Desmet: That's a very, very important question. A lot of the debate on migration or immigration in today's policy context tends to focus on very short-run effects and it doesn't really consider the long-run implications of immigraton. What our work has shown is that the long-run effects of immigration are actually very important. Why is that? Because when you get immigration and a greater concentration of population and economic activity in particular locations, that makes the market bigger locally. It affects incentives to innovate and actually leads to very large long-run productivity gains. But of course in the very short run, immigration mainly adds congestion.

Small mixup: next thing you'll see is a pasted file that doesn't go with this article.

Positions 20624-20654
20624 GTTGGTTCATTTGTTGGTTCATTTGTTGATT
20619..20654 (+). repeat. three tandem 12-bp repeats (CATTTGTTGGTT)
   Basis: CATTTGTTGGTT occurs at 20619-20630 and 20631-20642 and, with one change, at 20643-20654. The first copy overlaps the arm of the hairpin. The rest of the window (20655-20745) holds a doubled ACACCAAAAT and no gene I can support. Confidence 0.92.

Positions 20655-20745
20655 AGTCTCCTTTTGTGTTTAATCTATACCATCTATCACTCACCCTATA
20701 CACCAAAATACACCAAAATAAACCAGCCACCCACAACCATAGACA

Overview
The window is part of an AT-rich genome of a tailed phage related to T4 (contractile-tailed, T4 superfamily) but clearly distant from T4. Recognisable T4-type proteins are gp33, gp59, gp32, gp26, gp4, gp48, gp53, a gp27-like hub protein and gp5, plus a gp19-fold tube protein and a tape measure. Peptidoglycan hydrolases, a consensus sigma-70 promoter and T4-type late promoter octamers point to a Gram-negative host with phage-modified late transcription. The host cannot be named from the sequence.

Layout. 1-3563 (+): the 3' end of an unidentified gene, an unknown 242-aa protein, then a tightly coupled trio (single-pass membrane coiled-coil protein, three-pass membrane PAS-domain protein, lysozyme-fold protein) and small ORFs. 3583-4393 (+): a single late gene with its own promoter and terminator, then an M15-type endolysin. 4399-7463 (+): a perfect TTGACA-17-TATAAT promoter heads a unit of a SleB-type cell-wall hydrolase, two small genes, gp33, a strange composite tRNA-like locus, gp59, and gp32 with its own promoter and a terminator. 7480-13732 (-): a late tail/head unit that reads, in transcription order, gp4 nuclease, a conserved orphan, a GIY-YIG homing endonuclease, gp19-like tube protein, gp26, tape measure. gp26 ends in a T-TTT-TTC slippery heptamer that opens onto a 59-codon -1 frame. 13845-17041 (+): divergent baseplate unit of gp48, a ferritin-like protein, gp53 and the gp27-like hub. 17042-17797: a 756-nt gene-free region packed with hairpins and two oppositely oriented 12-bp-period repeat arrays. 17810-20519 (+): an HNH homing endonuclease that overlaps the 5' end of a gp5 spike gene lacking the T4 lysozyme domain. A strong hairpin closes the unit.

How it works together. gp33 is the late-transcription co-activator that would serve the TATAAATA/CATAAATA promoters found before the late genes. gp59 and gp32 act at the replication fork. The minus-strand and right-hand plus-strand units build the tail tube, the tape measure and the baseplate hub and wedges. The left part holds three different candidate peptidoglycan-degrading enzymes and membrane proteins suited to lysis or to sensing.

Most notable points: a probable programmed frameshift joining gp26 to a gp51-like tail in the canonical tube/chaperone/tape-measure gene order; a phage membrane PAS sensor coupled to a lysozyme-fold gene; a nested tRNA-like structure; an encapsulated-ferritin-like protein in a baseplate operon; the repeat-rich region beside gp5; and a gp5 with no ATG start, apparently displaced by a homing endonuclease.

So, we're facing a situation where immigration's costs tend to be concentrated in the short run and immigration's gains tend to be concentrated more in the long run. If we want to do an analysis only based on the short run, then we're very likely to have a much more negative view of immigration than if we take that much longer-term view. What we would like to see in the academic world is more work and more emphasis on trying to assess the long-run effects of immigration. Hopefully some of these insights would spill over into the policy world so that politicians and civil society at large start to think a little bit more carefully about these possible long-run benefits.

“Evaluating the Economic Cost of Coastal Flooding” appears in the April 2021 issue of the American Economic Journal: Macroeconomics.